A Tour of the Monuments Dedicated to the Fathers of Italian Unification
Five exhibitions, a website, a comic book and various itineraries in the city to close of celebrations that Lucca has organized to celebrate the 150th anniversary of the unification of Italy.
Inaugurated last year on December 17th, the exhibition provides a path between some of the memorable places in the history of the Tuscan city: from the Casermetta del Baluardo of San Colombano to the Historical Archives Lucchese, from the State Archives to the State Library, and to the National Museum of Mansi Palace. The exhibition shows, through the study of the genesis of the events and the fate of several city monuments, the different phases of the Italian Renaissance by highlighting the ways in which Lucca citizens interpreted the unit message. The Tuscan city, in fact, adhered to the unit process in an original way: first with the annexation to the Grand Duchy of Tuscany and then to the Kingdom of Italy, it showed a strong desire to preserve its cultural roots. Lucca chose to celebrate the independence and national unity embellishing and decorating the historic centre of the city with new monuments. These monuments dedicated to the fathers of independence can be admired through a tour in this beautiful town. Beginning with Francis Burlamacchi statue, erected in 1863 in Piazza San Michele. You proceed with the monument of Tito Strocchi, follower of Garibaldi and Mazzini, realized by Artemisium Mani in 1883, in the city cemetery. The work in bronze, which stands on the bastion of Santa Maria, by sculptor Augusto Passaglia in 1885 and dedicated to Vittorio Emanuele II. In Piazza del Giglio, there is the marble statue of Giuseppe Garibaldi, by Urbano Lucchesi, inaugurated in 1889 on September 20th.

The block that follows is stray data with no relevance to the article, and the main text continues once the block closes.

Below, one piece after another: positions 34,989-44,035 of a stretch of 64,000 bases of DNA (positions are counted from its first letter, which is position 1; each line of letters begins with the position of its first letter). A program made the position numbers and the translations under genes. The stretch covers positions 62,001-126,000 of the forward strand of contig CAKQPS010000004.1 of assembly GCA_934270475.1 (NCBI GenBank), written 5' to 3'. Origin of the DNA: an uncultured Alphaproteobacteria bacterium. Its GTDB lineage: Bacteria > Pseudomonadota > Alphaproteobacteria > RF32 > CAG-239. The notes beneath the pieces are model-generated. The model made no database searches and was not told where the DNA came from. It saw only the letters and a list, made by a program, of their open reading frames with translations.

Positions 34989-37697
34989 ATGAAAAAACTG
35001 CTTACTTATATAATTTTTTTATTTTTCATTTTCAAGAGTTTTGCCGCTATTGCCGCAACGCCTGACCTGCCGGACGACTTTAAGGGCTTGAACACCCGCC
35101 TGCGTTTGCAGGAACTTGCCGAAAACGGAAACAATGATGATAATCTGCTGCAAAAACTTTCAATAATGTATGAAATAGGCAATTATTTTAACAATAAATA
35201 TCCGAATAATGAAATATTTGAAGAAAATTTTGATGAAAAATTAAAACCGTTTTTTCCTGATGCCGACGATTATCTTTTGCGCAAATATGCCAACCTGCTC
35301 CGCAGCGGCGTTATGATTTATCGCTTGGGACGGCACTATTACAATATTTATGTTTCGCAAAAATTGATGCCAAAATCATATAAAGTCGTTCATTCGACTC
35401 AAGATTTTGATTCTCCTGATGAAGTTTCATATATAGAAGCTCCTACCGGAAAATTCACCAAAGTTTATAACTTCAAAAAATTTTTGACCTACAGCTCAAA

The hero of two worlds is represented by a full-length marble statue with two bronze reliefs on the pedestal that represent the landing of the Thousand at Marsala and the battle of Calatafimi.
The bust dedicated to Giuseppe Mazzini opened in 1890, March 20th is smaller and it is more isolated (it is at the bastion of St Regulus). The bronze monument of Benedetto Cairoli, was built in 1893 as a symbol of Freedom. Finally, in the old Piazza delle Erbe, renamed Piazza XX Settembre, you can admire the Genio Alato of the complex of Caduti delle Patrie Battaglie - by Urban Lucchesi.
Behind these monuments there is not only the history of a country but also the story of an entire community. A path that combines some memorable places in the history of Lucca, enriched by documents and images displayed in various exhibitions, situated in different urban locations. In the bastion of St. Colombano is shown an ideal path of the Renaissance of Lucca as the purchase of all symbols of identity of the city (the city walls in 1866 - 1870, ex-Ducal palace, the tower of Annunciation of the Porta San Gervasio, the side of the tomb of Ilaria Carretto).